We planned an hour flight to Appleton, WI but the forecast weather was awful – storm cells, squall lines and worse were forecasted. So the evening before we decided to drive. On labor day morning there were no storms or convective activity anywhere in our area, and the briefer agreed IFR flight was OK. We launched IFR (it was 1000 & 6)and completed the 50 minute flight without going through a cloud or getting the airplane wet. There were some showers around, but we avoided them with XM weather. You couldn’t do this safely VFR (although some might try and make the news), but the IFR flight was pleasant and comfortable for me & my wife.
I hope you can experience the above someday . . . it might change your view point.
Regarding life being short, we avoided 6+ hours of holiday traffic on labor day for 1:50 of comfortable single engine flying. We relaxed at home labor day afternoon making life so more more pleasant than sitting in traffic.
I couldn’t agree more with your comments. Getting an IFR rating just makes you a better pilot whether you ever plan to be in IMC or not. I plan to finish my IFR rating, stay a proficient as I can, and fly on the best weather days that I can. As you mentioned, going cross-country you are just rolling the dice without cockpit weather anyway and if you only get into some really light clouds, most all of us should be very capable of handling that.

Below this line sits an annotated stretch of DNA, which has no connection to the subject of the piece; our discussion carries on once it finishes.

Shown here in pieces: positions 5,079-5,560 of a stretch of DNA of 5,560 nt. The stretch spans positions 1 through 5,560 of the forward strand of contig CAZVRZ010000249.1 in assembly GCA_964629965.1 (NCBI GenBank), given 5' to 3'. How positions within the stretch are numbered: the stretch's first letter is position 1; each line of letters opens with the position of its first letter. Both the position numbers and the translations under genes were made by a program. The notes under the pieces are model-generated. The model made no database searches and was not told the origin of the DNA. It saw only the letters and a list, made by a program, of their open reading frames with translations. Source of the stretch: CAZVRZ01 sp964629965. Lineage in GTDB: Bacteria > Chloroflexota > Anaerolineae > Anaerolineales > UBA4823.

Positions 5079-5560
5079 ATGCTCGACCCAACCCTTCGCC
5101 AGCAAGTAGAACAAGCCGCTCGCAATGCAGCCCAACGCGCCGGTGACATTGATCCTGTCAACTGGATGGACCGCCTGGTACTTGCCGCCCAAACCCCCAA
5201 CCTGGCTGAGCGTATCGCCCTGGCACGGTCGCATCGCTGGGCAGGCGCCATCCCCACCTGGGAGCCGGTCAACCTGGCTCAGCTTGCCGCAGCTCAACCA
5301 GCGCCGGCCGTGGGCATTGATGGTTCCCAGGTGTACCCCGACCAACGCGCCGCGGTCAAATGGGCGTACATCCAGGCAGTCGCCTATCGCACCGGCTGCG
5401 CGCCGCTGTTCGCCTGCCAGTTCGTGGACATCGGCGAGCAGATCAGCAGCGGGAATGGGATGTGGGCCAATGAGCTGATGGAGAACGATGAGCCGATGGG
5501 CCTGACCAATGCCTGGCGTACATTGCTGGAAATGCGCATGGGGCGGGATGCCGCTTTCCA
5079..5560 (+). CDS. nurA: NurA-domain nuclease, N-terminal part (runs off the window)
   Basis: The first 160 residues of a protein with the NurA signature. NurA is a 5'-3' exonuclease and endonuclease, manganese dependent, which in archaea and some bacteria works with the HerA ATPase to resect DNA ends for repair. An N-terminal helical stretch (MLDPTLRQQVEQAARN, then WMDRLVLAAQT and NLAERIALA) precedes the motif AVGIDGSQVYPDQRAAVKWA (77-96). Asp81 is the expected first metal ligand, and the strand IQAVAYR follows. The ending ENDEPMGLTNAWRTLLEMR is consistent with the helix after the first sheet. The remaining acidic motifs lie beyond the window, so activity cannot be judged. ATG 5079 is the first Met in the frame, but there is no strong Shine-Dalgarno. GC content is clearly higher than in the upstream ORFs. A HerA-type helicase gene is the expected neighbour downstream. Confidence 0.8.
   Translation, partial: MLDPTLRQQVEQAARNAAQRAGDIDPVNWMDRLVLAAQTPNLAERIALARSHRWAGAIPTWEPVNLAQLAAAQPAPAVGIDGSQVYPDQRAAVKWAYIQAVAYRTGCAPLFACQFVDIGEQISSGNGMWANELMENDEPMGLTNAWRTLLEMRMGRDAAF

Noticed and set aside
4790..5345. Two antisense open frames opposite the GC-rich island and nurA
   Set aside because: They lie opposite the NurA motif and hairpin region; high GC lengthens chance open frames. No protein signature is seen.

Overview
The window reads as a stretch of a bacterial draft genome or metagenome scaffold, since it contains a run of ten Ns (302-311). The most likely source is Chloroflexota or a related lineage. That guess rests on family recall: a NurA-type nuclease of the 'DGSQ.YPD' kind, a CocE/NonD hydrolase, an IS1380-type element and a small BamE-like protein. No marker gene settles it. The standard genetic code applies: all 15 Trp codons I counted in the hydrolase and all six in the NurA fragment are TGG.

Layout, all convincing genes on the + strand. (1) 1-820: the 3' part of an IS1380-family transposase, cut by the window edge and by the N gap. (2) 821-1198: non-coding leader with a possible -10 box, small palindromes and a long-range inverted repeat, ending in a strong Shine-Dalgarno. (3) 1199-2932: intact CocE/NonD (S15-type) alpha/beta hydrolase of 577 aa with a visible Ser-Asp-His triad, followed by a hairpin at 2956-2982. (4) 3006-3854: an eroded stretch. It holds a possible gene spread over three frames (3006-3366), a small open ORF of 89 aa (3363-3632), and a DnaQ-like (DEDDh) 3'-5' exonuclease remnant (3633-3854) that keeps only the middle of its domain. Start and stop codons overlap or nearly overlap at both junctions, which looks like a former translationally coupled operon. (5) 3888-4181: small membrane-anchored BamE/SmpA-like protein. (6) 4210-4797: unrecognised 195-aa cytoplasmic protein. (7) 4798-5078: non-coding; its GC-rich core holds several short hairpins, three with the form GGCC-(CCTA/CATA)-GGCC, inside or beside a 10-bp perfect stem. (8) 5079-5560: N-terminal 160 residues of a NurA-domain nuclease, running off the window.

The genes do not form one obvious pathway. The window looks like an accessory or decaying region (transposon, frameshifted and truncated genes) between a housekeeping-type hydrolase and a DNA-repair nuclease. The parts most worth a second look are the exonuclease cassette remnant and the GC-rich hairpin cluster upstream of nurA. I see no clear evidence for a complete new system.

Thanks for the article too, I really appreciated it.
We are at apples vs. oranges here. I earned my instrument rating, was well-trained, and flew IFR for personal and business trips. That was then. Now, I am a retired old guy with no need to shoulder the expense of an airplane equipped for safe IFR travel. IFR flying was work, but now I fly for fun. If I decide to travel VFR, I will do it as safely as I did in years past, with the help of my portable GPS. I suggest that you not be dismissive of those pilots– many of whom are real airmen– who choose to walk away from the expense and hazards of IFR flying.
Scott, Ditto on everything you said. I am a 75 year senior and am happy as a clam flying VFR every chance I get. I have no business flying IFR and also no need to do so, even though I have several hundred hours in hard IFR many years ago. Those that think they are safer without regular IFR flying are kidding themselves. I am not just saying FAA current, but regular IFR with all aspects involved.
“And with ADS-B coming as mandatory, this argument goes out the window.”